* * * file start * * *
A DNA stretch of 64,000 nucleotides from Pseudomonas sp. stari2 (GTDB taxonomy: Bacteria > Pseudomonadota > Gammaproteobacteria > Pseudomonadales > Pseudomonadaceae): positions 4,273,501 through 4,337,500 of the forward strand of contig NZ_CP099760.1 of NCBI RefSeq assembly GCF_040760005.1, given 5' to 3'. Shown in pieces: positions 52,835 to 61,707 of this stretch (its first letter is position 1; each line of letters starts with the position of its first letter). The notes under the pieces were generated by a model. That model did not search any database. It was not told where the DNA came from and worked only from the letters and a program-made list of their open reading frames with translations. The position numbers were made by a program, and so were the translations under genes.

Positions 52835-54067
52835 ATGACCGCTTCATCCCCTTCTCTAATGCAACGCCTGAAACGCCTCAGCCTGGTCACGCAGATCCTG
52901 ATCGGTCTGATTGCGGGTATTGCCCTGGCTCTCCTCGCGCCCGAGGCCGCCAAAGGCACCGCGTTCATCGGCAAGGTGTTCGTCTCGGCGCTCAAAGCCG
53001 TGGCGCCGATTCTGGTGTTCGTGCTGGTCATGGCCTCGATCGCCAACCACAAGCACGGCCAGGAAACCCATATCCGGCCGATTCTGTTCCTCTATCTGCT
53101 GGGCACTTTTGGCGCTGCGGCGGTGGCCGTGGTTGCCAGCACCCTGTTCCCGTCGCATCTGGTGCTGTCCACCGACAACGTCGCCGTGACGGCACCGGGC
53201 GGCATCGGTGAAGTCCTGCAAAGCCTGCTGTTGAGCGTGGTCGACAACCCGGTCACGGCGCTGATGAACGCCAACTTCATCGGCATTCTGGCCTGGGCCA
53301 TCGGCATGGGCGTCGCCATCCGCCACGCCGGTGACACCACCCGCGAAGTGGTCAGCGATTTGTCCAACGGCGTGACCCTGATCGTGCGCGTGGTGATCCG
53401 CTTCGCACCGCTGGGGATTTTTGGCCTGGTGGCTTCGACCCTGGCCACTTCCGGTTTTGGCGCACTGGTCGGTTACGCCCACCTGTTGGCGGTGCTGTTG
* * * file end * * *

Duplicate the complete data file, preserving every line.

A DNA stretch of 64,000 nucleotides from Pseudomonas sp. stari2 (GTDB taxonomy: Bacteria > Pseudomonadota > Gammaproteobacteria > Pseudomonadales > Pseudomonadaceae): positions 4,273,501 through 4,337,500 of the forward strand of contig NZ_CP099760.1 of NCBI RefSeq assembly GCF_040760005.1, given 5' to 3'. Shown in pieces: positions 52,835 to 61,707 of this stretch (its first letter is position 1; each line of letters starts with the position of its first letter). The notes under the pieces were generated by a model. That model did not search any database. It was not told where the DNA came from and worked only from the letters and a program-made list of their open reading frames with translations. The position numbers were made by a program, and so were the translations under genes.

Positions 52835-54067
52835 ATGACCGCTTCATCCCCTTCTCTAATGCAACGCCTGAAACGCCTCAGCCTGGTCACGCAGATCCTG
52901 ATCGGTCTGATTGCGGGTATTGCCCTGGCTCTCCTCGCGCCCGAGGCCGCCAAAGGCACCGCGTTCATCGGCAAGGTGTTCGTCTCGGCGCTCAAAGCCG
53001 TGGCGCCGATTCTGGTGTTCGTGCTGGTCATGGCCTCGATCGCCAACCACAAGCACGGCCAGGAAACCCATATCCGGCCGATTCTGTTCCTCTATCTGCT
53101 GGGCACTTTTGGCGCTGCGGCGGTGGCCGTGGTTGCCAGCACCCTGTTCCCGTCGCATCTGGTGCTGTCCACCGACAACGTCGCCGTGACGGCACCGGGC
53201 GGCATCGGTGAAGTCCTGCAAAGCCTGCTGTTGAGCGTGGTCGACAACCCGGTCACGGCGCTGATGAACGCCAACTTCATCGGCATTCTGGCCTGGGCCA
53301 TCGGCATGGGCGTCGCCATCCGCCACGCCGGTGACACCACCCGCGAAGTGGTCAGCGATTTGTCCAACGGCGTGACCCTGATCGTGCGCGTGGTGATCCG
53401 CTTCGCACCGCTGGGGATTTTTGGCCTGGTGGCTTCGACCCTGGCCACTTCCGGTTTTGGCGCACTGGTCGGTTACGCCCACCTGTTGGCGGTGCTGTTG